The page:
Taiwan’s democracy has demonstrated great maturity throughout the past year. In January 2016, the election of Tsai Ing-wen as president represented the second peaceful transfer power between parties in the island’s history. Recently, Taiwan’s legislature has also begun drafting a bill that would make Taiwan the first jurisdiction in Asia to legalize same-sex marriage. This backdrop makes watching the 2012 Taiwanese film Girlfriend, Boyfriend all the more interesting four years on.
Girlfriend, Boyfriend offers a slight twist on your classic love triangle story. This coming-of-age romance begins with its three protagonists — Mabel, Liam, and Aaron — as high school friends in southern Taiwan during the 1980s back when the island was still under martial law. In a normal love triangle, you’d have both guys competing for the girl. In this one, you have a girl and a guy competing for the same other guy. Liam, as we discover partway through the film, is gay, with unrealized feelings for Aaron (which is pretty remarkable for a mainstream Asian film). Meanwhile, Aaron and Mabel become a straight couple.
All this romance happens amidst a backdrop of social and political change. In high school, Aaron is a rebellious writer for the school paper; Mabel and Liam pair up to sell banned books advocating democracy. After graduating, the three end up in Taipei — where Aaron and Liam become involved with the 1990 Wild Lily Student Movement (this might be the first mainstream movie ever to feature that movement). As Aaron whispers longingly to Mabel one night: “go to sleep, and when you wake up, Taiwan will be different.”
Director Yang Ya-che stated in an interview that Girlfriend, Boyfriend is meant to be a political movie that just happens to include a gay character, and that politics and homosexual love are both supposed to represent an underlying theme of “freedom”. Yang also mentioned that he saw the gay-straight divide as symbolizing the division of Taiwan into indigenous (those whose families were on Taiwan before 1949) v. mainlander (those whose families came to Taiwan after 1949 with the KMT) groups. Those are lofty and intellectually meaty intentions and, at least on the point of politics and homosexuality representing freedom, topics I eagerly expected the film to explore in depth.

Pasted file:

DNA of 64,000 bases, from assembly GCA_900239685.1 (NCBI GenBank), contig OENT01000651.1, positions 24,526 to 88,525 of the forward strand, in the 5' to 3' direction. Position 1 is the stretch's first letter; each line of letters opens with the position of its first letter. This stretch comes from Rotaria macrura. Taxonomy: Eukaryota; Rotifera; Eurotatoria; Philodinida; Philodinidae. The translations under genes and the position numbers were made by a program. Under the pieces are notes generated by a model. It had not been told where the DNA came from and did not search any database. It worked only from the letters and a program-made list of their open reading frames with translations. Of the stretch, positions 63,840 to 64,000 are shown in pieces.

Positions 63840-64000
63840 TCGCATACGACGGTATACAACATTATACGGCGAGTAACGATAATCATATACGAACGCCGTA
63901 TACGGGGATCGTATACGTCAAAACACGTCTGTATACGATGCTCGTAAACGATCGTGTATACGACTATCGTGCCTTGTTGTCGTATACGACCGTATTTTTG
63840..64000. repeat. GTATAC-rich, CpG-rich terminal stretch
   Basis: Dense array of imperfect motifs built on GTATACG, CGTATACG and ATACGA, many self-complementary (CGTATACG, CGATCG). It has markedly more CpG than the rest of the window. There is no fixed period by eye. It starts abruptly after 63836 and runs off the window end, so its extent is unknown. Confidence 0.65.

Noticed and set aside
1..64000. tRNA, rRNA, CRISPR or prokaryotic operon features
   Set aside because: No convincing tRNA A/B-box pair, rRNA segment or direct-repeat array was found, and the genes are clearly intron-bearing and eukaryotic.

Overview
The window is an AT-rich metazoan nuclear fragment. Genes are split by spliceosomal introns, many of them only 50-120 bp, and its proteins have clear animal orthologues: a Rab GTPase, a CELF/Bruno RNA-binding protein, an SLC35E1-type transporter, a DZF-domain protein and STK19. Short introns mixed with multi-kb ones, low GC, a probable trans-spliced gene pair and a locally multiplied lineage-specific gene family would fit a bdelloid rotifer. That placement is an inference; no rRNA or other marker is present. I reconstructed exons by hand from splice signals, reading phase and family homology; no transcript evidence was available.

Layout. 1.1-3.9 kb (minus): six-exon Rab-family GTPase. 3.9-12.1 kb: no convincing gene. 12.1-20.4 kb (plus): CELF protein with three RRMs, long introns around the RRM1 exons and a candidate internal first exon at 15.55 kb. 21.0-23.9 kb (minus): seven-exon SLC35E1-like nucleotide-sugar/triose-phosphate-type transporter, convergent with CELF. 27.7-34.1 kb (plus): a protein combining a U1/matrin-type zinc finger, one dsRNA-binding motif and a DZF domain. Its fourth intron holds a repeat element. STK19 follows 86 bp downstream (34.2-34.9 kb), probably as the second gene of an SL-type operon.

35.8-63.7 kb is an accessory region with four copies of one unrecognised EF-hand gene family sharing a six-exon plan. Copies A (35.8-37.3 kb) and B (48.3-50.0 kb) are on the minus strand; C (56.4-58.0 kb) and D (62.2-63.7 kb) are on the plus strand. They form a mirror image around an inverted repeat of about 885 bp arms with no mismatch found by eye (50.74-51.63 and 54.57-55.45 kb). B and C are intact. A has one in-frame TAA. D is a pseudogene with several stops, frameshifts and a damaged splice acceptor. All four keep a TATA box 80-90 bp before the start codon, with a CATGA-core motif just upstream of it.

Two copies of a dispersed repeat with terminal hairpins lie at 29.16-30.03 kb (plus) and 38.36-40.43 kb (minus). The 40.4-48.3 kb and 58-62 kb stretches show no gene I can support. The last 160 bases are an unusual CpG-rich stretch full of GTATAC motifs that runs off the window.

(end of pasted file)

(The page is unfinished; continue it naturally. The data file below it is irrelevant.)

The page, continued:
Unfortunately, while Yang had ambitious intent, Girlfriend, Boyfriend fails to live up to its potential. I commend the film for being one of the first to grapple with and depict scenes from Taiwan’s democratization in a mainstream context. However, political and social change end up feeling like convenient seasonings added on top of standard love triangle characters, not elements baked into their motivations and personalities. The characters seem to only be involved in politics because it’s “cool” and makes for an edgy movie.
This is particularly evident in the film’s denouement, where you might expect the now-adult characters to deeply reflect about whether all their youthful struggles really made a difference and perhaps express their disillusionment over a lack of progress. Instead, “democracy and freedom” only briefly come up in one short scene of romantic jest, as if to superficially check off some box. If Girlfriend, Boyfriend is truly a “political movie”, it needs to have some political opinions. Did those protests and acts of youthful rebellion accomplish something? Did Taiwan truly become different after its protagonists awoke from adolescence? We don’t really know.
Even if Girlfriend, Boyfriend doesn’t offer a solid stance on the matter, I do think Taiwan has changed much over the past 30 years, and even the past four — one way being a slow increase in the number of mainstream films that touch on political and historical issues. When it came out in 2012, Girlfriend, Boyfriend might’ve been the only mainstream Taiwanese movie that grappled with democratization, critically reflected upon the martial law period, and included a gay lead. Since then, films like Meeting Dr. Sun, Paradise in Service, and 52Hz I Love You have come out that you could never imagine being made before Taiwan democratized. You could argue that Girlfriend, Boyfriend‘s relative box office success (5th highest grossing domestic film in Taiwan for 2012, topped Hong Kong box office upon release) might’ve encouraged more filmmakers to experiment in those directions.
Girlfriend, Boyfriend is a unique film that had the potential to depict the coming-of-age for not only its characters but also an entire nation. Unfortunately, it ended up being more like a “romantic movie that just happens to include politics” than a “political movie that just happens to include romance”. Despite this, the fact that the movie was made to begin with, and enjoyed commercial success, offers heartening confirmation for the growing maturity of Taiwan’s political and cinematic climate.
Girlfriend, Boyfriend (Chinese: 女朋友，男朋友)— Taiwan. Dialog in Taiwanese and Mandarin Chinese. Directed by Yang Ya-che. Starring Gwei Lun-mei, Joseph Chang, and Rhydian Vaughan.